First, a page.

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Homework Help: Bounded sets, Limits superior and convergence

  1. Feb 21, 2013 #1
    (Hey guys and gals!)
    1. The problem statement, all variables and given/known data
    Given a bounded set x_n and for any y_n the following condition holds:
    [tex] \limsup_{n \rightarrow ∞}(x_n+y_n) = \limsup(x_n)+\limsup(y_n) [/tex]
    Show that x_n converges.

    2. Relevant equations

    Definition of limsup(x_n) = L:
    [tex] \forall \epsilon > 0 \mid \exists N \mid \forall n > N \mid x_n < L +\epsilon [/tex]

    3. The attempt at a solution
    I started by defining the limsups as follows:
    Let limsup(y_n) = a; limsup(x_n) = b;
    According to the given conditions limsup(x_n+y_n) = a + b(see above).
    \forall \epsilon > 0 \mid \exists N_1 \mid \forall n > N_1 \mid x_n+y_n < (a+b) + \epsilon \\
    \mbox{Taking the same Epsilon:}\\
    \exists N_2 \mid \forall n > N_2 \mid y_n < a + \epsilon \\
    n>N \mid N = \max(N_1, N_2)
    Now I arrive at the following congruent inequalities(to be subtracted by their transitive property):
    x_n+y_n < (a+b) + \epsilon \\
    y_n < a + \epsilon \Rightarrow \\
    x_n < b
    Now, I claim that since I am given that x_n is bounded, by arriving at that final inequality, I've effectively discovered its upper bound .
    But, since b is the limit superior, it is also the smallest possible, real upper bound.
    And yet, here I'm stuck.
    On the one hand, the above relation means that -b is the largest possible lower bound , or the limit inferior.
    But that means that limsup(x_n)≠liminf(x_n) which would imply that x_n does not converge.
    Where should I turn next?
    Is there perhaps a better way to look at this?
    Very thankful for your attention,
  2. jcsd
  3. Feb 21, 2013 #2


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    I would consider a specific y_n. With the right choice, it is nearly trivial.

    Your definition for limsup looks strange - every L' > L would satisfy it as well. And (-1)^n would not have the correct 1 as limsup.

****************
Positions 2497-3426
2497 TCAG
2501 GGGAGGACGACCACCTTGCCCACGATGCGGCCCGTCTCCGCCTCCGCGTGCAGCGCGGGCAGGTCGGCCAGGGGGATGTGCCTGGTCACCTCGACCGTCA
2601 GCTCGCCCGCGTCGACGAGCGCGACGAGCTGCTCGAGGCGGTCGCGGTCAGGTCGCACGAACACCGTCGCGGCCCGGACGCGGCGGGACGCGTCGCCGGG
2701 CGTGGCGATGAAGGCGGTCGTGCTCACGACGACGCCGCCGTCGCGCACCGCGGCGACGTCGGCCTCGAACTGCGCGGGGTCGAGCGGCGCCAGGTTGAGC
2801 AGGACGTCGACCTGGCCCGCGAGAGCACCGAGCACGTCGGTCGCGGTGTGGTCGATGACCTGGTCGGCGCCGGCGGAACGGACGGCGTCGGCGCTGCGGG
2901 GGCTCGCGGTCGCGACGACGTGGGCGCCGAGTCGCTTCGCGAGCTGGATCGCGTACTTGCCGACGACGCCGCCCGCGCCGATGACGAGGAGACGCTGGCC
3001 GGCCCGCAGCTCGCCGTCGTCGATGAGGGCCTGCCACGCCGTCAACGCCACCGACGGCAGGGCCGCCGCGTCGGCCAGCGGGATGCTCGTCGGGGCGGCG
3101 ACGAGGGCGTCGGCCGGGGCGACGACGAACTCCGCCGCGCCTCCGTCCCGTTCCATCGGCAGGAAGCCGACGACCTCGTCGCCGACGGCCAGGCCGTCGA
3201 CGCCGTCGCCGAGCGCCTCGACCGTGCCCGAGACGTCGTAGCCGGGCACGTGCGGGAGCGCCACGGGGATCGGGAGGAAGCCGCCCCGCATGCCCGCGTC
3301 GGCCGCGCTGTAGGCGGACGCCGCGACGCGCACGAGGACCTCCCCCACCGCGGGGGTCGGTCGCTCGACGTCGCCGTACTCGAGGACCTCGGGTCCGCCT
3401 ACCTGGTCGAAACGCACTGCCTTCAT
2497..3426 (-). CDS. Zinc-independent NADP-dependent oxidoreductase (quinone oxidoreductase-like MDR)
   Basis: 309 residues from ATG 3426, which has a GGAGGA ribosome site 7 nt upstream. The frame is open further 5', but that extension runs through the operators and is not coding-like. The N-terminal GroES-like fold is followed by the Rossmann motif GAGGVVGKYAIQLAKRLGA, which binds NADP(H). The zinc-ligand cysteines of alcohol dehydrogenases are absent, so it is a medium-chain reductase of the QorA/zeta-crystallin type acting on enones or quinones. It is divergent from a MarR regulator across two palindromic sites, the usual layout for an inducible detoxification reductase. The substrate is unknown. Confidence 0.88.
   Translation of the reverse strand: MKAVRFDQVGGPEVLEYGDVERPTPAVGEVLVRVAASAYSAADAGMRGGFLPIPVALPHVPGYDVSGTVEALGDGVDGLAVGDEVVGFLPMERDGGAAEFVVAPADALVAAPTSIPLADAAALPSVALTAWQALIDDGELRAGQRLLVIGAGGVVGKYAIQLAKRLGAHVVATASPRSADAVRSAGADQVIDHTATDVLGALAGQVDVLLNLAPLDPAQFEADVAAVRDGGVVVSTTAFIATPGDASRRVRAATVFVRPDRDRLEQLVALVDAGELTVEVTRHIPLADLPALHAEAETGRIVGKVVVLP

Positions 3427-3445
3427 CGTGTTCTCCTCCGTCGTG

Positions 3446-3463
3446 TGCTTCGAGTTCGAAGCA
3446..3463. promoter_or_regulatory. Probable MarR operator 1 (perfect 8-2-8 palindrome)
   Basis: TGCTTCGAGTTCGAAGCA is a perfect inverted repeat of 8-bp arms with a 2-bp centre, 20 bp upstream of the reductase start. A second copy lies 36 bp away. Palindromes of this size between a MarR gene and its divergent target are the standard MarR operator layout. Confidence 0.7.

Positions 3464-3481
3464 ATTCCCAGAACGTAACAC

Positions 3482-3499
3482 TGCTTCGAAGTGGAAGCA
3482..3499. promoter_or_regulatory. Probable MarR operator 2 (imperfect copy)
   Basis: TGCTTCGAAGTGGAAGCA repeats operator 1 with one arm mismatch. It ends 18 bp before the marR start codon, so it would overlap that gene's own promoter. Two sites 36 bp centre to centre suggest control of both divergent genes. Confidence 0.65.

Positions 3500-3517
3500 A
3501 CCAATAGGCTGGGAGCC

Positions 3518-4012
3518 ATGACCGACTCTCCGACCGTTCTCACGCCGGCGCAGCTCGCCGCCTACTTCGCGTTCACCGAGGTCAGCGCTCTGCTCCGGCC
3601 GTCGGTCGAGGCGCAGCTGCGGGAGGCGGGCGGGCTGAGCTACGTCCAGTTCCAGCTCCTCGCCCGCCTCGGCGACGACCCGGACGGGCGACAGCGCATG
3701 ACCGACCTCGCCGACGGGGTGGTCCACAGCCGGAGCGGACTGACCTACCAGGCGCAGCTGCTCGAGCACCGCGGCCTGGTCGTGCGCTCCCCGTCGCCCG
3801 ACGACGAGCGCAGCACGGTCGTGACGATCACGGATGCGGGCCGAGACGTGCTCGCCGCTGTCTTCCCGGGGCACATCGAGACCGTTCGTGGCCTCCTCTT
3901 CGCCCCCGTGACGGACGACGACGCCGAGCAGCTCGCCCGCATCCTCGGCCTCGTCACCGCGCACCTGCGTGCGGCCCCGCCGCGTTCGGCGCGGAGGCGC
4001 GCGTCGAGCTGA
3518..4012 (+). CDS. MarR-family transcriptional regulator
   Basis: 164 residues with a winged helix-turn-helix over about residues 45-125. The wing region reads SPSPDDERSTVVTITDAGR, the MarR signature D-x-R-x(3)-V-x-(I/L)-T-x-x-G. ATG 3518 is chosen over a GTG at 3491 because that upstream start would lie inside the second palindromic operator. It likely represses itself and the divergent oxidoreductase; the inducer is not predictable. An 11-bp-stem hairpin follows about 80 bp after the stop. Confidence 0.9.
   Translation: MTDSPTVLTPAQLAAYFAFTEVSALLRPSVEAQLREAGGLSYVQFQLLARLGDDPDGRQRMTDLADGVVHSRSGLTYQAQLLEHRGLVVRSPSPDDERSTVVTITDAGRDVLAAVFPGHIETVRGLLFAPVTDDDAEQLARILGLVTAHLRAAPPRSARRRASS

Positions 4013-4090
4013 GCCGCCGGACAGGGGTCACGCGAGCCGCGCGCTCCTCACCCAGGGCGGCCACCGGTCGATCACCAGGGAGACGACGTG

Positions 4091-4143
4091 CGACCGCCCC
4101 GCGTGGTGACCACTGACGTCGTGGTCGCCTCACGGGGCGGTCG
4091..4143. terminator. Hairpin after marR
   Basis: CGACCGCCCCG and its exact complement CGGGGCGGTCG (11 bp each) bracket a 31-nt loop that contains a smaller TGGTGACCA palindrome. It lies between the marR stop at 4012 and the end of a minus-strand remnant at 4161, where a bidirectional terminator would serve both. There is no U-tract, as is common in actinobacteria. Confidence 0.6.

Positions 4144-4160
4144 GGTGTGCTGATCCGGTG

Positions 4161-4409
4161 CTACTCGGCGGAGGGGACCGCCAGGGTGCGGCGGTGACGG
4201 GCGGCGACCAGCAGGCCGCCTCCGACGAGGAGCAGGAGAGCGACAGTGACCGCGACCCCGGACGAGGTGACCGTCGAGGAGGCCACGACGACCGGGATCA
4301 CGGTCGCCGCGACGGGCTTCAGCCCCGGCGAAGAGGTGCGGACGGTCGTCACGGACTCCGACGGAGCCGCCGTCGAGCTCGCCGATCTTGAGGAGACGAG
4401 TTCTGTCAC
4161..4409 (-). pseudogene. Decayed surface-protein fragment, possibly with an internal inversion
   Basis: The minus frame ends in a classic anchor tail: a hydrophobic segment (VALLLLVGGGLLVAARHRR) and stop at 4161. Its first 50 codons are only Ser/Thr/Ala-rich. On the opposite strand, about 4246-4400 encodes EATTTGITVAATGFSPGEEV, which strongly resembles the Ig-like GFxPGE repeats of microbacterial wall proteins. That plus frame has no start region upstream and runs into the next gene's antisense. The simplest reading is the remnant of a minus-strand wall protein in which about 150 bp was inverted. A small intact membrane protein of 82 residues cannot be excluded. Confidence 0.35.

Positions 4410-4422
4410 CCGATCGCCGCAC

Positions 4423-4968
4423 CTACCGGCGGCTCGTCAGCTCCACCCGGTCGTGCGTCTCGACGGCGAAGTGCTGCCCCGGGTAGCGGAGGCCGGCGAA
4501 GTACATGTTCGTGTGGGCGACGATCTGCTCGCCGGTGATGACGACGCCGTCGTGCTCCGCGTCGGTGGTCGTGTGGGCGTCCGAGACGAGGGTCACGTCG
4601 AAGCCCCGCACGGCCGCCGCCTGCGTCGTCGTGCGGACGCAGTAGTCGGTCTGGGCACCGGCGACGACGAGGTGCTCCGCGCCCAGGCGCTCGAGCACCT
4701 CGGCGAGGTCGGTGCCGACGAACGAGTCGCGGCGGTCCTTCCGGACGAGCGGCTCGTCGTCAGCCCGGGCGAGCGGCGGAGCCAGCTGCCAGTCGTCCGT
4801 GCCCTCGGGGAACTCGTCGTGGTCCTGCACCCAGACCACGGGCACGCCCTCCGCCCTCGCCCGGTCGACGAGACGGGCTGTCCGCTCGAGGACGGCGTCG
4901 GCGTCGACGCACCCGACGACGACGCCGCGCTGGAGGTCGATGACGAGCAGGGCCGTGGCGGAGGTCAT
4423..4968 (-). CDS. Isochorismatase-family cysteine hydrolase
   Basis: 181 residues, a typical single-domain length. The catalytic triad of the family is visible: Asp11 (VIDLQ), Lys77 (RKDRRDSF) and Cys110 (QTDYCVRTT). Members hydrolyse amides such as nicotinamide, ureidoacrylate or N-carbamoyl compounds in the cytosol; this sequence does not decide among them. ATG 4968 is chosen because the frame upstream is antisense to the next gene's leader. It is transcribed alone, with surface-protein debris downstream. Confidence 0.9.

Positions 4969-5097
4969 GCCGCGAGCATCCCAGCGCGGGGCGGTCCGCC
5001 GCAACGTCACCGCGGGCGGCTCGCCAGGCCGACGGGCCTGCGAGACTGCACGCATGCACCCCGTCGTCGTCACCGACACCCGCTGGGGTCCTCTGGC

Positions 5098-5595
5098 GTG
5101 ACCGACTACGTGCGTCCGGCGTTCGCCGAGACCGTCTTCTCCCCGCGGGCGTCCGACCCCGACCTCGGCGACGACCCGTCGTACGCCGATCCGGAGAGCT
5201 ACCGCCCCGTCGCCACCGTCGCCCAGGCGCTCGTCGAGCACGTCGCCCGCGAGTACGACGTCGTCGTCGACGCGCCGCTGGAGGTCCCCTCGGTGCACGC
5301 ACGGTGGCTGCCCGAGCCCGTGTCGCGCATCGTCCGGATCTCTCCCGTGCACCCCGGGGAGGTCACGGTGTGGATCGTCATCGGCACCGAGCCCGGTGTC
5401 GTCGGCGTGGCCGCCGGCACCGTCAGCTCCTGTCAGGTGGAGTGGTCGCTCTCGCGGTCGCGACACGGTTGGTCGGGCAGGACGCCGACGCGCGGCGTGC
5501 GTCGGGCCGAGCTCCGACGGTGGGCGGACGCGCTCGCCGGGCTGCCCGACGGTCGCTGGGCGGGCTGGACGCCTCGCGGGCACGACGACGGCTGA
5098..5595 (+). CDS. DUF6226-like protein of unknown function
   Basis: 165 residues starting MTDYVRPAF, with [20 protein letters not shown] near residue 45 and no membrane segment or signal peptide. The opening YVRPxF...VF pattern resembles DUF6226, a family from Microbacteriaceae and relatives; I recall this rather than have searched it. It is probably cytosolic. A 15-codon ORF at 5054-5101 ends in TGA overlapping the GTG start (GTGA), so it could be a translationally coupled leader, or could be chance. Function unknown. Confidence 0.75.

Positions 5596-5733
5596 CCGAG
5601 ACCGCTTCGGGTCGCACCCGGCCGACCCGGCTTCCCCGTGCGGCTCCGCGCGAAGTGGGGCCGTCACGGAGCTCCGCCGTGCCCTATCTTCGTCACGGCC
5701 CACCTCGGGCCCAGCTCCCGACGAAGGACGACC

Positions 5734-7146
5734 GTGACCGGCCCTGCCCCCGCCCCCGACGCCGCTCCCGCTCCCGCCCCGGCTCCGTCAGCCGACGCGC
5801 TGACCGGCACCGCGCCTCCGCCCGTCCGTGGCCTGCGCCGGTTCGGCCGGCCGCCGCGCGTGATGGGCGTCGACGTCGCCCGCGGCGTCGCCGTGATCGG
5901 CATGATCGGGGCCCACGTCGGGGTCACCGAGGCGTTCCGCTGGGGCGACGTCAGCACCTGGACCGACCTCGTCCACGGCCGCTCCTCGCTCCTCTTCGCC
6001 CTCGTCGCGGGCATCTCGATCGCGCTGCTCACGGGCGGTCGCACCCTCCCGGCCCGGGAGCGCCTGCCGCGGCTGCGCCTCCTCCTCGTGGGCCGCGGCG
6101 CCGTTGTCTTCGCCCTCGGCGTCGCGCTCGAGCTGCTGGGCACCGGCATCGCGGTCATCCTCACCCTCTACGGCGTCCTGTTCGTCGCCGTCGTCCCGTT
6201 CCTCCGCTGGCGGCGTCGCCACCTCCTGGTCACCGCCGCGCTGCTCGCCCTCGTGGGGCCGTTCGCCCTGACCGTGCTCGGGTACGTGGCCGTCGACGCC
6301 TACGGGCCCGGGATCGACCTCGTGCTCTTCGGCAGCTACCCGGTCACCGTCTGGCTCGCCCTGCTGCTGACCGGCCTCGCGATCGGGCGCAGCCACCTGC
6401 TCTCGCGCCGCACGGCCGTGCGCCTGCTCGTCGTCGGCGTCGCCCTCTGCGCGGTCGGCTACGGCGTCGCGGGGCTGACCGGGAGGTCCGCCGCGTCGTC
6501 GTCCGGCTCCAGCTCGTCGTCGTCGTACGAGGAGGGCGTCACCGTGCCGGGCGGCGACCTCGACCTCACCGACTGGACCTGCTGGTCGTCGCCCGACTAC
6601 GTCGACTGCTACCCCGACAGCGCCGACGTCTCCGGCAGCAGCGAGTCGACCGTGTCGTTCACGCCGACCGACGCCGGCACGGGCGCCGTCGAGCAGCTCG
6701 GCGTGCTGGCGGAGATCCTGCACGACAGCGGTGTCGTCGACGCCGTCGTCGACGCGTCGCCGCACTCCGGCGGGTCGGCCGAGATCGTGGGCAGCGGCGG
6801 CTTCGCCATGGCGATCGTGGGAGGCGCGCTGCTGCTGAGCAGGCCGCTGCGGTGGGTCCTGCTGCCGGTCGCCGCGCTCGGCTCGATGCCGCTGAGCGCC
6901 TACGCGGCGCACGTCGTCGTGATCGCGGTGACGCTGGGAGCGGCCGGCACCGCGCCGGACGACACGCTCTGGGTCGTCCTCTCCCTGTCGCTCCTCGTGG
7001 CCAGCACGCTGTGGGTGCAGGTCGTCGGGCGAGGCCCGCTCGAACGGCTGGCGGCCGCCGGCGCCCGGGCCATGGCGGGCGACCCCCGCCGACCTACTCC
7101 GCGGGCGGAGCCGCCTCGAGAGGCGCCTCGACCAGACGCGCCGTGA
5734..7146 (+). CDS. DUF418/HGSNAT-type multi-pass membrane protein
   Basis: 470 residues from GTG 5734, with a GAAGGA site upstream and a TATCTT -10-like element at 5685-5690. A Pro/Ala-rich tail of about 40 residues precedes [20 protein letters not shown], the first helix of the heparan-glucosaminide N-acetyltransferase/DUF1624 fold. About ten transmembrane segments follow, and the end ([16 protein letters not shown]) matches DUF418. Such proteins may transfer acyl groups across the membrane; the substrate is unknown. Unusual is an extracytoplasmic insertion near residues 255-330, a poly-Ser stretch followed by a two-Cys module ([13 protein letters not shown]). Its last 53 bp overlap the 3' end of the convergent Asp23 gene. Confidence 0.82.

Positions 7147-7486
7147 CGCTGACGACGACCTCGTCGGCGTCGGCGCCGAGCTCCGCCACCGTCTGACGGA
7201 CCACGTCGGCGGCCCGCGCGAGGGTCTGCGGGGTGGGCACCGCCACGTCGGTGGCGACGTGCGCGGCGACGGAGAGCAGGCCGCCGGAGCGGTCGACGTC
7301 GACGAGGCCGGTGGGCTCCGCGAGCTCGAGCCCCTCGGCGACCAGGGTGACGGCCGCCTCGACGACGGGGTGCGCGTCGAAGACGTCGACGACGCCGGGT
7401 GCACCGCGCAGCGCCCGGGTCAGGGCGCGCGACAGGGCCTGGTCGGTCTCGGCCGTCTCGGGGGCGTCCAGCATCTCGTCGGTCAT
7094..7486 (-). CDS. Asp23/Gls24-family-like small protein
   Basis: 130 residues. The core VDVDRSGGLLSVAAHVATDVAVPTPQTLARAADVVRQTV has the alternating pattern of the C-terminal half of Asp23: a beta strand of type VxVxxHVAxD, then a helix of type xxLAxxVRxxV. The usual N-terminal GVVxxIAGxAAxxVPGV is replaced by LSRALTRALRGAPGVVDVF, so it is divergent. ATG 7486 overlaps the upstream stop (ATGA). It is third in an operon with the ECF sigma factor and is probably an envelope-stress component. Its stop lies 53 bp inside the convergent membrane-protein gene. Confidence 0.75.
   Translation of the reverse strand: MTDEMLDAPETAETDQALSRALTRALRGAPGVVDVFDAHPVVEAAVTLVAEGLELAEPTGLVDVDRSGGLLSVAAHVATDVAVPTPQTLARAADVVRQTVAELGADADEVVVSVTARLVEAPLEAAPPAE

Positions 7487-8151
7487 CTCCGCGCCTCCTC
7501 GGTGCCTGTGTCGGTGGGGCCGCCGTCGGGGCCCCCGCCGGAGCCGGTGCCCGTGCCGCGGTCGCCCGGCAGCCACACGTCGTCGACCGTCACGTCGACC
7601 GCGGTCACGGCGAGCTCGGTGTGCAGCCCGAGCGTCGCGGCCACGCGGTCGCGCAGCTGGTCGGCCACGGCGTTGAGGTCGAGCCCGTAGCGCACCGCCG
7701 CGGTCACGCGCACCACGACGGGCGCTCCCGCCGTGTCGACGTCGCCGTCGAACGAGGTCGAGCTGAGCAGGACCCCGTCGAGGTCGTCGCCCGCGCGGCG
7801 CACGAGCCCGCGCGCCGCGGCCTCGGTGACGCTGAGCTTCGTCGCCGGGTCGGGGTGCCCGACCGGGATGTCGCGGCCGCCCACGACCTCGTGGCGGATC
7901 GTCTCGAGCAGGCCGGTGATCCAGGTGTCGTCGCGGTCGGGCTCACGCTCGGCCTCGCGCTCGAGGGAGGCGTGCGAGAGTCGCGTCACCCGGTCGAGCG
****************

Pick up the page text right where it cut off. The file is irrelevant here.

4. Feb 21, 2013 #3


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    No, this isn't right at all. It's possible to have a sequence ##(x_n)## with a lim sup ##b## such that ##x_n > b## for all ##n##. For example, if ##x_n = 1/n##, then ##\lim \sup x_n = 0##, but ##x_n > 0## for all ##n##.
  5. Feb 21, 2013 #4
    Firstly thanks for your replies.
    If you can follow my reasoning(which I know can be sometimes tortuous), I deduced that x_n < b only after taking both x_n+y_n<(a+b)+ε & the fact that y_n < a + eps.
    jbunn, I can clearly see your example, you're absolutely right; the problem is that I obtained this inequality solely through the definition of the limsup and the given statement re x_n being bound.
    I am clearly at loss, now, as to how to proceed. Any pointer in this regard would be extremely helpful.
    Mfb, that sounds promising. Are you sure I'm allowed to take a discrete y_n(i.e. not arbitrary)?
    Obviously it occurred to me(please don't take me as quite so daft ;)) that if y_n = -x_n, then the given relation reduces to:
    limsup(x_n+y_n) = limsup(x_n+(-x_n)) = 0 = limsup(x_n)-liminf(x_n) -->limsup(x_n)=liminf(x_n) <-> x_n converges.
    But what if y_n isn't such? The proof should touch, I believe, on the general case.
    In any event, I am rightly stumped now. Do you have any suggestions?
    I would greatly appreciate any help,
    And I am grateful for your time, and useful advice,
  6. Feb 21, 2013 #5


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    Well, it does say that the condition holds for any (mathematician-speak for every) ##y_n##, so I'm sure mfb is correct: you can choose any specific ##y_n## you like to get the job done.

    Do you see where your proof implicitly uses the fact that ##(x_n)## is bounded?
  7. Feb 22, 2013 #6
    Jbun, thanks again.
    I used the condition to state that after I arrived at x_n < b, for n > N, it is the limsup that forms the eventual, smallest possible, upper bound, in other words, the
    limsup(x_n) = inf(sup(x_N, x_(N+1), ..., x_n)).
    Therefore, I had thought(as you say, mistakenly) that since x_n < b, for those n > N, x_n can construed bound by b(in that region, at least).
    If that's the case, and since I can eliminate a finite number of outlying elements of x_n(preceeding N), all of x_n, after that N, lies squarely(or equals either) between -b, and b.
    Then I considered that by writing it thus(subtracting b, taking the absolute value of both sides):
    |x_n-b| => 0, I can firmly state that for any(!) ε>0, this: |x_n-b|<ε holds, since the former conditions is true iff 0 >= x_n-b >= 0 ->|x_n-b|=0, and |x_n-b| < ε is the implicit definition of a limit of a sequence.
    The "N" in this case, would be the matching "N" to the above relation...
    Is this getting me anywhere?
    As you say, the better way is to simply take y_n=-x_n. I tried keep it as generalised as possible, without discretisation.
    Of course, if you consider it valid, then it's surely quite trivial.
    Still, what do you think?
    Is there a better method for the general case?(if at all?)
    Thanks again!
    Much beholden,
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